Temple Chess & Poetry Garden

 born Persia (now Iran), 1939 - 2020

Art Type
Media / Materials
Year Completed
Commissioned by Greater Des Moines Public Art Foundation
Information Resources
Latitude & Longitude
41.585875, -93.630626
Location Description
Between the Temple for the Performing Arts and Des Moines Public Library on Locust Street

Temple Chess & Poetry Garden

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Not on view.

Dedicated May 16, 2006, this work of art by the American artist Siah Armajani, is completed only when someone enters it, sits down to play chess or reads the poetry or in some way becomes a participant. Armajani has created such environments all over the world, and they all reflect his belief in public art. These public spaces he creates are not only beautiful, but they also function as an opportunity for social interaction among citizens, something the artist tries to encourage in our democracy. Many ideas are integrated into his work here: art, architecture, urban planning, sociology, aesthetics — and play. Chess is a game, but it’s a game that requires thinking and contemplation and planning, qualities that benefit an individual and society overall. By including lines from the poetry of his friend, the American poet Barrett Watten, Armajani reminds us to look more deeply into ourselves and our world.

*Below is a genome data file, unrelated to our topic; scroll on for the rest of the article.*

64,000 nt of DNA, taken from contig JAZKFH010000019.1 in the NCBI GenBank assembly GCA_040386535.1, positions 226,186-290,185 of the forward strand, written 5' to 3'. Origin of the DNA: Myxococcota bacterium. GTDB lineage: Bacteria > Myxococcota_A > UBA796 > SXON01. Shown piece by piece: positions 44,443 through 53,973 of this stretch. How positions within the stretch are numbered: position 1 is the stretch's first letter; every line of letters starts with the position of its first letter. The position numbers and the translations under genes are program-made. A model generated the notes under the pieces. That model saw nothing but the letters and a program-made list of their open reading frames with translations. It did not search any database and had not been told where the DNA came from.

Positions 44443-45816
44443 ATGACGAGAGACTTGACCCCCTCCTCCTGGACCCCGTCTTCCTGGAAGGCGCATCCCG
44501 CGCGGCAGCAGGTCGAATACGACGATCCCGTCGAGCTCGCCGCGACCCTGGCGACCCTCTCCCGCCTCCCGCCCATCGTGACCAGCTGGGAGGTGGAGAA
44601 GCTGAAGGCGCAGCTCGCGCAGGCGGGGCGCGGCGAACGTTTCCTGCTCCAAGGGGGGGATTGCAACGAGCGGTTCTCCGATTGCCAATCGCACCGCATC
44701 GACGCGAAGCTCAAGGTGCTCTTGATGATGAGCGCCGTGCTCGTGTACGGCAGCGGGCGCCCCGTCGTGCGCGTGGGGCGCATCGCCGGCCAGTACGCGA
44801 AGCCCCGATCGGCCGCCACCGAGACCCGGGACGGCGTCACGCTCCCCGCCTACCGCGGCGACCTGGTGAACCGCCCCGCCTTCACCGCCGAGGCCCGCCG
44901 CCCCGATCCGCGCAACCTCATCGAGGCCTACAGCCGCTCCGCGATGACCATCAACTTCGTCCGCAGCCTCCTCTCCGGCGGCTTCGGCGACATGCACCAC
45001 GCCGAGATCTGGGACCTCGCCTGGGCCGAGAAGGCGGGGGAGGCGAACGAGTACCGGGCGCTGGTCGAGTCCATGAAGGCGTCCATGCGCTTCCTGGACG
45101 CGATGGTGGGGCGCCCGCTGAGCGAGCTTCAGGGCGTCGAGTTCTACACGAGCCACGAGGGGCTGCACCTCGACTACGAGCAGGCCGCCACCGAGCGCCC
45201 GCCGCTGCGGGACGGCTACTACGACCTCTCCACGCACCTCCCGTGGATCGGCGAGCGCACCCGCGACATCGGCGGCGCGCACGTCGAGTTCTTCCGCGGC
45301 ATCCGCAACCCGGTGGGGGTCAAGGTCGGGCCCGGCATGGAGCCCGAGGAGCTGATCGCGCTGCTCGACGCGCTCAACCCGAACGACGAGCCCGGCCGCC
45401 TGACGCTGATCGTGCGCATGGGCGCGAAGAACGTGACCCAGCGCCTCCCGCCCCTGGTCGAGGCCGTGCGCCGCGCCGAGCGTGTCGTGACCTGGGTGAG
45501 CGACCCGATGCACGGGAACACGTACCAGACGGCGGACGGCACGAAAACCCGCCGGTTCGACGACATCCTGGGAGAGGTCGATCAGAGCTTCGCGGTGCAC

There are six lines of Barrett Watten’s poetry on the fence.

  1. “To make a city into a season is to wear sunglasses inside a volcano.”
  2. “A paradox is eaten by the space around it.”
  3. “(s)he walks in the door and sits down, the road turns into a beautiful country drive.” (The fence says “she”, the source for the poem says “he.”)
  4. “Light grows form the corners of the state map.”
  5. “All rainbows end in the street.”

These lines all come from various parts of a very long poem called Plasma.

The next part of the fence reads “then all the pawns fall/the next line is your move.”  “Then all the pawns fall” is from Watten’s poem Conduit.

“The next line is your move” comes from a book-length poem called Progress.


Drawing of Chess Garden, 2005, by Siah Armajani
Drawing of Chess Garden, 2005, by Siah Armajani


Final design model of "Temple Chess & Poetry Garden"
Final design model of “Temple Chess & Poetry Garden”


This public art/chess/poetry installation was envisioned by the family of Bennett Webster as a gift to the people of Des Moines. They, along with the artist and the poet, invite you to sit down, play a game of chess, talk to your neighbors, think about the poetry, and enjoy a multi-dimensional experience.


Funded by Pamela Bass-Bookey & Harry Bookey, the Bennett Webster Family, Allied Insurance, Johnnie & Bill Friedman, Jr., The Graham Group, Inc., Starbucks Coffee Company, Larson & Larson Construction LLC, with in-kind support from substance Architecture Interiors Design.